What to do with draft pick number ten? That’s the question.
Last week I discussed seven options for the Rams’ first round selection. Now, let’s expound on the strategy that could be most beneficial to the team.
Like most NFL draftniks, I’m addicted to mocks. Be it Peter King’s or Larry King’s, I’ll consume it all the same. And no matter which mock I look at in relation to this year’s draft, I don’t like how things play out in front of the Rams.
There’s a case to be made that Alabama receiver Amari Cooper is the best prospect in this year’s class. He’s a tremendous route-runner, has excellent hands, and plays under control. He tracks the ball perfectly on deep throws, can lineup outside the numbers and win there, or inside in the slot and beat defenders that can’t match up with him in space. Cooper uses his hands well to beat jams, plays with great technique, and has a superb feel for the game.
The guy is good.
He’s polished, pro-ready, and would look great in a Rams uniform. He’s also unlikely to be available when Jeff Fisher and Les Snead make their first selection.
The same can be said for the other top prospects, which include USC’s Leonard Williams (popularly mocked to Tennessee at No. 2), Florida’s Dante Fowler Jr. (No. 3 to Jacksonville), Clemson’s Vic Beasley (anywhere from No. 5 to Washington to No. 8 Atlanta), West Virginia’s Kevin White (No. 4 Oakland to No. 7 Chicago) and Florida State’s Jameis Winston (No. 1 to the Bucs).
Besides the unlikely scenario of the top prospects falling to No. 10, the Rams face a self-imposed dilemma regarding their offensive line. With holes at right tackle, left guard and center, the Rams might not be able to afford bypassing an offensive lineman with their first pick, even with veterans Joe Barksdale, Justin Blalock and Stefen Wisniewski still available in free agency. Had they addressed more needs in free agency, they could have allowed the top nine picks to play out and then simply chosen the best player on their draft board.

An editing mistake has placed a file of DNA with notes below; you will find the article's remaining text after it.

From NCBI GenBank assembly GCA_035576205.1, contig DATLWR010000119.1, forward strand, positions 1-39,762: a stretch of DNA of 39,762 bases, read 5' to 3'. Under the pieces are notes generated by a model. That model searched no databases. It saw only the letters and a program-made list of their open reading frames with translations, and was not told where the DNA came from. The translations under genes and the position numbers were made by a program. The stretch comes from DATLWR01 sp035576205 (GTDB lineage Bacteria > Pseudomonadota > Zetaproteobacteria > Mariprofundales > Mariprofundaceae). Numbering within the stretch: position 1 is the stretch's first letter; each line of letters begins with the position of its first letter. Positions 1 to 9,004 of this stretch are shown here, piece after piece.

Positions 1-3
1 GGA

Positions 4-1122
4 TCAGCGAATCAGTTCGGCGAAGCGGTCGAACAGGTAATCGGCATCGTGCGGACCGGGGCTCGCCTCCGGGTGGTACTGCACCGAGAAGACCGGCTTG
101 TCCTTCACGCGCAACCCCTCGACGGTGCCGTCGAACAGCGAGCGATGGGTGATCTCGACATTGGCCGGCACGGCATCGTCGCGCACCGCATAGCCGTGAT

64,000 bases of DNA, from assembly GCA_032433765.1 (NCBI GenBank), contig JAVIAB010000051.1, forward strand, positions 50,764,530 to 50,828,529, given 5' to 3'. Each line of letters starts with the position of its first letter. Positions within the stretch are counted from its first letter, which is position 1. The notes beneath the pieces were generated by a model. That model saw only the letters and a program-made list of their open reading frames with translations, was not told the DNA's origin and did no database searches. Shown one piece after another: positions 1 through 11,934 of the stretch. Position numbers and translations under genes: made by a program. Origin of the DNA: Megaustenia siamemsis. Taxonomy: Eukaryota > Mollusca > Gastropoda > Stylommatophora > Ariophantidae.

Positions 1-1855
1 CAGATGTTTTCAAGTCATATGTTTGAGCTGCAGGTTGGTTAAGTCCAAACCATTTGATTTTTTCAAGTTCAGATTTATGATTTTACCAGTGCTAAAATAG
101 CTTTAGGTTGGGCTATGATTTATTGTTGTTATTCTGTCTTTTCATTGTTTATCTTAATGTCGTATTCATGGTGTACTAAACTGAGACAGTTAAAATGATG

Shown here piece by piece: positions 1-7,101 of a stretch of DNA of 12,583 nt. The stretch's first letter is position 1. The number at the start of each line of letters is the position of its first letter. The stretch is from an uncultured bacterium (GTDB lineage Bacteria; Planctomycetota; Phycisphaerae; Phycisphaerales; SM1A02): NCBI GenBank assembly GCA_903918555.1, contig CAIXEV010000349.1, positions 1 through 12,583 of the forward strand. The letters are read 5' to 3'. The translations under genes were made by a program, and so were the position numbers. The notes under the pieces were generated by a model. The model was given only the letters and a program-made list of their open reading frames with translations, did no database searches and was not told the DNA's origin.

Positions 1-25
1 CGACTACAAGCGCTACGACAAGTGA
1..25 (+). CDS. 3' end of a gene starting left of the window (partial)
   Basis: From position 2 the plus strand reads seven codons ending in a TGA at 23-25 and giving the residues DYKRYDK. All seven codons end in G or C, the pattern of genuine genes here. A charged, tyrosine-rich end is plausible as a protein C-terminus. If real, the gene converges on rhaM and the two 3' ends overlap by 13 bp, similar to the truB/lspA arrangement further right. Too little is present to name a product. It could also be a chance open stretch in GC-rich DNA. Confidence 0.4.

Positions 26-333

But this is where need may intersect with value and opportunity.
The Rams need offensive linemen – multiple offensive linemen, in fact. The good news is they don’t need a cornerstone left tackle, having selected Greg Robinson with the No. 2 overall pick a year ago. This year’s draft class is flooded with tackles that could potentially start on the right side for the Rams in year one.
Stanford’s Andrus Peat headlines the list. Peat’s best attributes are his size and playing technique. He’s polished and is one of the safer prospects in this year’s class, even if he’s not dynamic. Oregon’s Jake Fisher is technically sound as well, is athletic and has an excellent grasp of angles, an underrated part of playing tackle at any level. Florida’s D.J. Humphries, Pitt’s T.J. Clemmings, Texas’ Cedric Ogbuehi and Miami’s Ereck Flowers don’t come without limitations, but none are considered massive projects either.
If the Rams have Peat listed atop their draft board now or when they’re on the clock in a few weeks, then he’s likely to be their pick.
But unless the drop-off between Peat and the other offensive line prospects (including potential guards Brandon Scherff of Iowa and La’el Collins of LSU) is significant, then here’s hoping they have an opportunity to trade back.
Being able to address a need with one of the top prospects on their board while also nabbing an extra draft pick or two would be the epitome of value. Maybe the Rams miss out on Peat or Scherff, but landing Fisher, Humphries or Clemmings in the back half of the first round, plus acquiring another second or third-round pick (depending on how far they trade back), would still be a success. Maybe that extra pick turns into another starter along the offensive line.
There have been previous drafts where I’ve argued the Rams should just sit and pick in order to secure the best quality (i.e. talent) over adding quantity (i.e. more selections). But every draft is different and if things play out in front of the Rams like most are assuming, trading back could benefit the team in more ways than one.